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Owners tell poor story to Congress
WASHINGTON -- Baseball commissioner Bud Selig took his case for eliminating teams to Congress on Thursday and was greeted by skeptical committee members and hostile questions from Minnesota's governor.
Selig testified before the House Judiciary Committee, which is considering legislation to repeal baseball's 79-year-old antitrust exemption.
He said baseball owners would suffer a $232 million operating loss this year and claimed it was largely due to players' salaries caused by free agency and salary arbitration.
Minnesota Gov. Jesse Ventura, another witness who was seated next to Selig, doubted the commissioner's claims of large losses by owners.
"That's why I have a hard time believing it, Mr. Selig, that they're losing that kind of money and still paying the salaries they're paying," Ventura said. "That's asinine. These people did not get the wealth that they have by being stupid."
Ventura also expressed doubts about the need for a new stadium for the Minnesota Twins, which along with the Montreal Expos is believed to be slated for elimination. Selig claims the Twins need a new ballpark to survive, but the Minnesota Legislature has failed to support public financing.
Some congressmen appeared dumbfounded by Selig's vague answers to some questions.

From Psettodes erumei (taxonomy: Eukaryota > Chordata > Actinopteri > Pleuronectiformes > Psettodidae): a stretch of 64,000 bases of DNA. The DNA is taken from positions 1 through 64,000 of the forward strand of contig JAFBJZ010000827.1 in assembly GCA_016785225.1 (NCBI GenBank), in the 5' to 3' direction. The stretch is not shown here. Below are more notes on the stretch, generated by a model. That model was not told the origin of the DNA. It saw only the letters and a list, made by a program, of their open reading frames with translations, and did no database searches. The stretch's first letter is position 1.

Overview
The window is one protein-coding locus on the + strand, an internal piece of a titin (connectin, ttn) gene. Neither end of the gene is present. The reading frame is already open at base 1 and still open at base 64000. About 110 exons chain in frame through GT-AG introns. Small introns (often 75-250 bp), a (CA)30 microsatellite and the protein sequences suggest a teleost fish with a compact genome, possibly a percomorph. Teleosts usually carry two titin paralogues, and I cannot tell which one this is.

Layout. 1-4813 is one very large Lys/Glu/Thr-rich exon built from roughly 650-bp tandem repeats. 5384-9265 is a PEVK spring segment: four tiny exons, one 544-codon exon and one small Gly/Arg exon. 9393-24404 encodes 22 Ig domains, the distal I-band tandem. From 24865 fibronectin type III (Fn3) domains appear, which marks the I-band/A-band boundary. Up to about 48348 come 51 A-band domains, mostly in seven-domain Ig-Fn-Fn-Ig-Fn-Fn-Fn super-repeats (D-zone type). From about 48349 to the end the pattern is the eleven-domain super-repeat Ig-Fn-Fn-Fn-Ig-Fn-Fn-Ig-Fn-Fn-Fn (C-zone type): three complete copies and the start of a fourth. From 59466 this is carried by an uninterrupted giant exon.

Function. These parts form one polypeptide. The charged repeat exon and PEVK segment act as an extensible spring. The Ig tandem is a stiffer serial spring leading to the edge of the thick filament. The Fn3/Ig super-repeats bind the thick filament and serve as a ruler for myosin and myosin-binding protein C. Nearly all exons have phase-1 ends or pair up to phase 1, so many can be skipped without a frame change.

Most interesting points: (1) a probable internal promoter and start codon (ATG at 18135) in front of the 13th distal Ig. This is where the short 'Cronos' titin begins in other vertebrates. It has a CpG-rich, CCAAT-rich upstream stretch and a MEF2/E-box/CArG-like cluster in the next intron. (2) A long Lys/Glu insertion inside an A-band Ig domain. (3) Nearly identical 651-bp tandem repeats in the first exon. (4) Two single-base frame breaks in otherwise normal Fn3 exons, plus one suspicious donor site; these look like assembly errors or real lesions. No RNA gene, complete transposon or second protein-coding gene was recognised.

When Rep. Robert Wexler, D-Fla., asked Selig to say on a 1 to 10 scale whether the Florida Marlins would remain in existence, Selig responded, "We're there now and let's hope it all works out."
Wexler didn't know what to say and was asked by committee chairman James Sensenbrenner if he was speechless.
"With all due respect, if fans are going to get those kinds of nebulous responses from the commissioner of baseball, there's almost a compelling reason from the whole lot of us to support the legislation so we can get some direct answers," Wexler said.
Rep. Anthony Weiner of New York City ripped Selig with a sarcastic comment on the Milwaukee Brewers, the team the commissioner used to own.
"I've been particularly impressed with your management of the Brewers, because it's always a good weekend when the Brewers come to town," Weiner said.
Sensenbrenner, who is from Wisconsin, drew laughs when he defended his home state team, "Those words will be stricken from the record."
Selig campaigned for the owners' bargaining position in their labor negotiations with players and said it would help small-market teams such as the Cincinnati Reds.
"The bottom line is the system needs to be fixed," he said. "Cincinnati is the prototype of why we need to change the system. If baseball is to succeed, it needs to succeed in middle America.
"The fight is here, to be very candid with you, for the Cincinnatis of the world."
Union head Donald Fehr did not attend the session because of the union's executive board meeting in Texas, but his brother, Steve, spoke for players and opposed Selig's view.
"The players have long believed it is not in their interest to accept a salary cap," Fehr said. "They are, in general, opposed to a salary cap. They believe in a market-based system."
Selig released an unprecedented amount of financial information on the 30 major league teams to the committee.
"Although revenues continue to grow, so do losses," Selig said. "It has also become clear that there are clubs that generate so little in local revenue that they have no chance of achieving long-term competitive and financial stability."